That afternoon we visited the local Haruru Falls. This was New Zealand’s first river port and an aramoana for the inland Māori tribes and for the early vision boats. Māori also had a small settlement here where they traded. There were nine kaianga (villages) between Haruru and Waitangi.
 That evening we felted together. We made Maui, and Tangaroa and can not wait to make more, we’re hooked! There were many thoughtful discussions of an evening. We reflected on our learning, our experiences, and our ideas going forward from here.

 

We watched a Ted Talks by Tame Iti and did some more readings. Wednesday morning came and it was time for us to move on I think we underestimated the time we had, as we had planned to visit other historically significant sites, such as Ruapekapeka Pa and Kauri Forests.

 

We all flew to Auckland and from there Pauline went off to visit her girls, and Kathryn went back to work in Christchurch. Nadene, Julia and Jenn flew to Wellington. First stop was Archives New Zealand where we went to investigate the Treaty itself! WoW! The Treaty is a group of nine documents, seven on paper and two on parchment. 

 

The next day was spent at Te Papa Museum where we spent time at long term exhibitions such as Mana Whenua. This displays taonga tuku iho (treasures handed down) such as woven and carved
works, contemporary Māori artworks, and a look inside Te Hau ki Turanga, one of the oldest and most significant meeting houses in existence.

 

We also looked at their Te Tiriti o Waitangi exhibition, Te Marae, Ngā Toi, Whiti Te Rā! The story of Ngāti Toa Rangatira and many others. Whilst watching a video on Te Raparaha we listened as a young girl sat with her Mum, flitting between fluent Te Reo Māori and English. This was such a magical moment for us. We also came across groups of children with Teachers who were also frequently using Te Reo Māori. We were picked up from Te papa and arrived home about 5pm Thursday.

 

We have met as a team post trip and discussed what this means for our practice going forward. We are very mindful of our responsibilities as Treaty Partners, and will be very intentional in making decisions on improving teacher practice. Watch this space!

 

 

ESM, Kathryn O’Connell-Sutherland writes:

 

“Ngā Rerenga o Te Tiriti: Community organisations engaging with the Treaty of Waitangi” (Published by Treaty Resource Centre, Margaret, J. 2016).

 

Kidsfirst Kindergartens Redwood were one of the recipients of the 2016 ‘high performing teams’ funding. Their intention in applying for this fund was to create an authentic bicultural experience. They shifted their focus after engaging with Pauline-Ellis Waru our Kidsfirst Kaitautoko and this journey lead them on a new kaupapa to deepen and personalise their understandings of te Tiriti of Waitangi.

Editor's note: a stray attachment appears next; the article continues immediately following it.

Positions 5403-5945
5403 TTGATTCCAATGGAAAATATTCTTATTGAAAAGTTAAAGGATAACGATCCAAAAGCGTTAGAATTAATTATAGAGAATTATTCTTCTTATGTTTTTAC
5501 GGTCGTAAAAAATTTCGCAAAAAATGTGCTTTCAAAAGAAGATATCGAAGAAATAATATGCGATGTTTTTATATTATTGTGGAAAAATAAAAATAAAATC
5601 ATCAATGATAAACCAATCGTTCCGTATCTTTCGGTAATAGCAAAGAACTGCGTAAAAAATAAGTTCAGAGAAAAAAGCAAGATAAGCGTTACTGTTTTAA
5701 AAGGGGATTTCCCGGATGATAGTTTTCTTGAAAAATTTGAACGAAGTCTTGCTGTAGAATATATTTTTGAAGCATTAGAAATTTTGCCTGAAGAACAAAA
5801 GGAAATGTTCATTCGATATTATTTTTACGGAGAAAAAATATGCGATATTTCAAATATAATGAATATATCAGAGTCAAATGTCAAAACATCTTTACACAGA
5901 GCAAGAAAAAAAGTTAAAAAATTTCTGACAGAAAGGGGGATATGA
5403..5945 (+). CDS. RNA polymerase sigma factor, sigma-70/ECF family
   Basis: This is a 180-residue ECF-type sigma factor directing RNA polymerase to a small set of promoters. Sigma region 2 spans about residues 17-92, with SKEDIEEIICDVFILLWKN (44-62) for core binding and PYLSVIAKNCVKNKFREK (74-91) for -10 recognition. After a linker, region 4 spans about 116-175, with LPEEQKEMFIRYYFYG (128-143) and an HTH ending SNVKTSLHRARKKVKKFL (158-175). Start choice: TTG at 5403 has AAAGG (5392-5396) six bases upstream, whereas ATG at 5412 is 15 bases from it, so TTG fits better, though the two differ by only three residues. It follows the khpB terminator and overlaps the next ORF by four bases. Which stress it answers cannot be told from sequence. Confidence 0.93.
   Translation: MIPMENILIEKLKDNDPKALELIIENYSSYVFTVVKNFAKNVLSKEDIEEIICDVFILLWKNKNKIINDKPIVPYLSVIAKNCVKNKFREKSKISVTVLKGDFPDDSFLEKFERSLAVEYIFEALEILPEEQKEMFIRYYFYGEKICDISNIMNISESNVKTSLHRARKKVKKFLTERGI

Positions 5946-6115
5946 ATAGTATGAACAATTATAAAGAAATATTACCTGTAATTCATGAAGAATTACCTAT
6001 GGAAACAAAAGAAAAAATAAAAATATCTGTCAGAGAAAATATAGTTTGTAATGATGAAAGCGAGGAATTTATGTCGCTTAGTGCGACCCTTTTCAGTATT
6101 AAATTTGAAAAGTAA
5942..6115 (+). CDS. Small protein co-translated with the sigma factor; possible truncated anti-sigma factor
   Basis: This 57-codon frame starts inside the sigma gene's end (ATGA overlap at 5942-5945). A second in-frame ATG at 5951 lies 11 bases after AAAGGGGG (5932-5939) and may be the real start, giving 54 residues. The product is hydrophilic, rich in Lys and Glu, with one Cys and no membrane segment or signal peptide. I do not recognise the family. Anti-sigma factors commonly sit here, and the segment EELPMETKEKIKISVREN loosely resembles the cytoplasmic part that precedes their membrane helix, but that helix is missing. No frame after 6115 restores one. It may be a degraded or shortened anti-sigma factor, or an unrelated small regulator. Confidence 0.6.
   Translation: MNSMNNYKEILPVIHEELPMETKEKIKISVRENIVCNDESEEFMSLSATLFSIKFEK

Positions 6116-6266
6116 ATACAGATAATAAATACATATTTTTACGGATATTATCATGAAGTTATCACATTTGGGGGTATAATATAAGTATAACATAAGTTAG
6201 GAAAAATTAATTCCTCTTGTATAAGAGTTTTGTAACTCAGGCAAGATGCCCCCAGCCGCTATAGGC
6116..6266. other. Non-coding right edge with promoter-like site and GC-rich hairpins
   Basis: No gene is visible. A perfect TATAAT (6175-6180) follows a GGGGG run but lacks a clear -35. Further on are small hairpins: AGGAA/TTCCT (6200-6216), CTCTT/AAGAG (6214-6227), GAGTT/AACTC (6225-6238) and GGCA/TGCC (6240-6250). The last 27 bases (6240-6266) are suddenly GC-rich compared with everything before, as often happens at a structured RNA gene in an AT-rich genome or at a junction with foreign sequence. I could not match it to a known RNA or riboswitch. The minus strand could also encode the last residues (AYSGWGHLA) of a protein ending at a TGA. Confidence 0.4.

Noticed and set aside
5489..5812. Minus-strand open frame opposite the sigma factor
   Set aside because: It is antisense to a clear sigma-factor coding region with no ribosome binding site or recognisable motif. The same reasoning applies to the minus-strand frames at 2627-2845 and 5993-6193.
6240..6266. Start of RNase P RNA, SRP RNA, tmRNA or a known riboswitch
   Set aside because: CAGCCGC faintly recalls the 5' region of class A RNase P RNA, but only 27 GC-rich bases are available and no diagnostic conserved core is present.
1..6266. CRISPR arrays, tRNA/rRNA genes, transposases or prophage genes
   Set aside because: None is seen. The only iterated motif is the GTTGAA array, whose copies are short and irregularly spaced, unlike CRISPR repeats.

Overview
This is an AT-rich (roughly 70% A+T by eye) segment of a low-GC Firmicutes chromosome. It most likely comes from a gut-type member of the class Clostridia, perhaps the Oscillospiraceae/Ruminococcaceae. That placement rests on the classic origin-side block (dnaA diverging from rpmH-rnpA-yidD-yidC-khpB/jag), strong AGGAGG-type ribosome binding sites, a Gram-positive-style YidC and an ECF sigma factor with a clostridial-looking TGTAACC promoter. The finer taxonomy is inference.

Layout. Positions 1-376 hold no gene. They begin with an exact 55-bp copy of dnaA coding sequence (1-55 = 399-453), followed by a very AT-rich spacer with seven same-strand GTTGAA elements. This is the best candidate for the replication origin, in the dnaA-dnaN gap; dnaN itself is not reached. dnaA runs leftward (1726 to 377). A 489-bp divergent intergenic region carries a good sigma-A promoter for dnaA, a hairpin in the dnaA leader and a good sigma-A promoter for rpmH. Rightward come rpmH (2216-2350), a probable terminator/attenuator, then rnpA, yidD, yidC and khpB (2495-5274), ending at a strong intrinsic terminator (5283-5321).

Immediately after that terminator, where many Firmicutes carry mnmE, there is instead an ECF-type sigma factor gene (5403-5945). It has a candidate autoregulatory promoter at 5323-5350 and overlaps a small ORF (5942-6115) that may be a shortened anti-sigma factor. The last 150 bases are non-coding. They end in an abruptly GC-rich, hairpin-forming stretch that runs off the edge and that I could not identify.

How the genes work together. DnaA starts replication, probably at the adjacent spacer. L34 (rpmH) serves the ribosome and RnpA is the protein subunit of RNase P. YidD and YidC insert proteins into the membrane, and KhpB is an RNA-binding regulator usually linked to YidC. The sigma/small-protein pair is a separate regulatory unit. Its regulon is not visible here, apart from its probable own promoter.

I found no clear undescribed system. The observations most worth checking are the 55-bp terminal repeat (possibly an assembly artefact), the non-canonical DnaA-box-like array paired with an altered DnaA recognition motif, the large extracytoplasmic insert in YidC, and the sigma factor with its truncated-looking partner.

Our Association Strategic Plan (2016-2018) acknowledges that te Tiriti is a foundation document. This team have slowed down and immersed themselves in the stories and history of place to help make meaningful and personal connections. I felt humbled and privileged to join them on this inaugural trip to Waitangi, a shared experience of ako and manaakitanga as we supported each other in our listening, reflecting, feeling and dreaming.

 

Some of the highlights were the heartfelt expression of whanaungatanga during the powhiri, observing our Kaitautoko immerse i te reo Māori in the whare and connecting with a home-based kaiako, a felting workshop in Paihia (making maui and tangaroa) and the ultimate for me was a spiritual feeling and sense of turangawaewae in ‘being there and standing on the grounds of Waitangi’.

 

This trip has opened new pathways for each of us and reinforced our endeavours to move towards a treaty partnership as individuals and as an Association. “Embracing the Treaty is about engaging in a process of change at both the organisational and personal level. It requires an openness and a willingness to operate differently” (2016, Treaty Resource Centre).

 

 

 

 

QUOTE:

 

Pauline Ellis-Waru, Kidsfirst Kaitautoko says:

 

“I am fortunate to work alongside a highly motivated cohort of Kidsfirst (Tamariki-ki-Mua) whānau who are really inspired to grow their Treaty partnership aspirations as an organisation. 

 

The kaiako who we were lucky enough to be teamed up with for the trip to Waitangi are a representation of the wider teaching group who are driven and committed to increase their Tiriti-literacy as it underpins the Kidsfirst/Tamariki-ki-mua philosophy and values. 

 

The highlight of this trip for me was to see this commitment first hand!”

   
 
KIDSFIRST KINDERGARTENS ARE A NOT FOR PROFIT ASSOCIATION THAT HAS DEVELOPED AND MAINTAINED KINDERGARTENS IN CHRISTCHURCH, CANTERBURY AND ON THE WEST COAST FOR OVER 100 YEARS - AS THE PLACE LOCAL KIDS COME TO LEARN, PLAY AND HAVE FUN.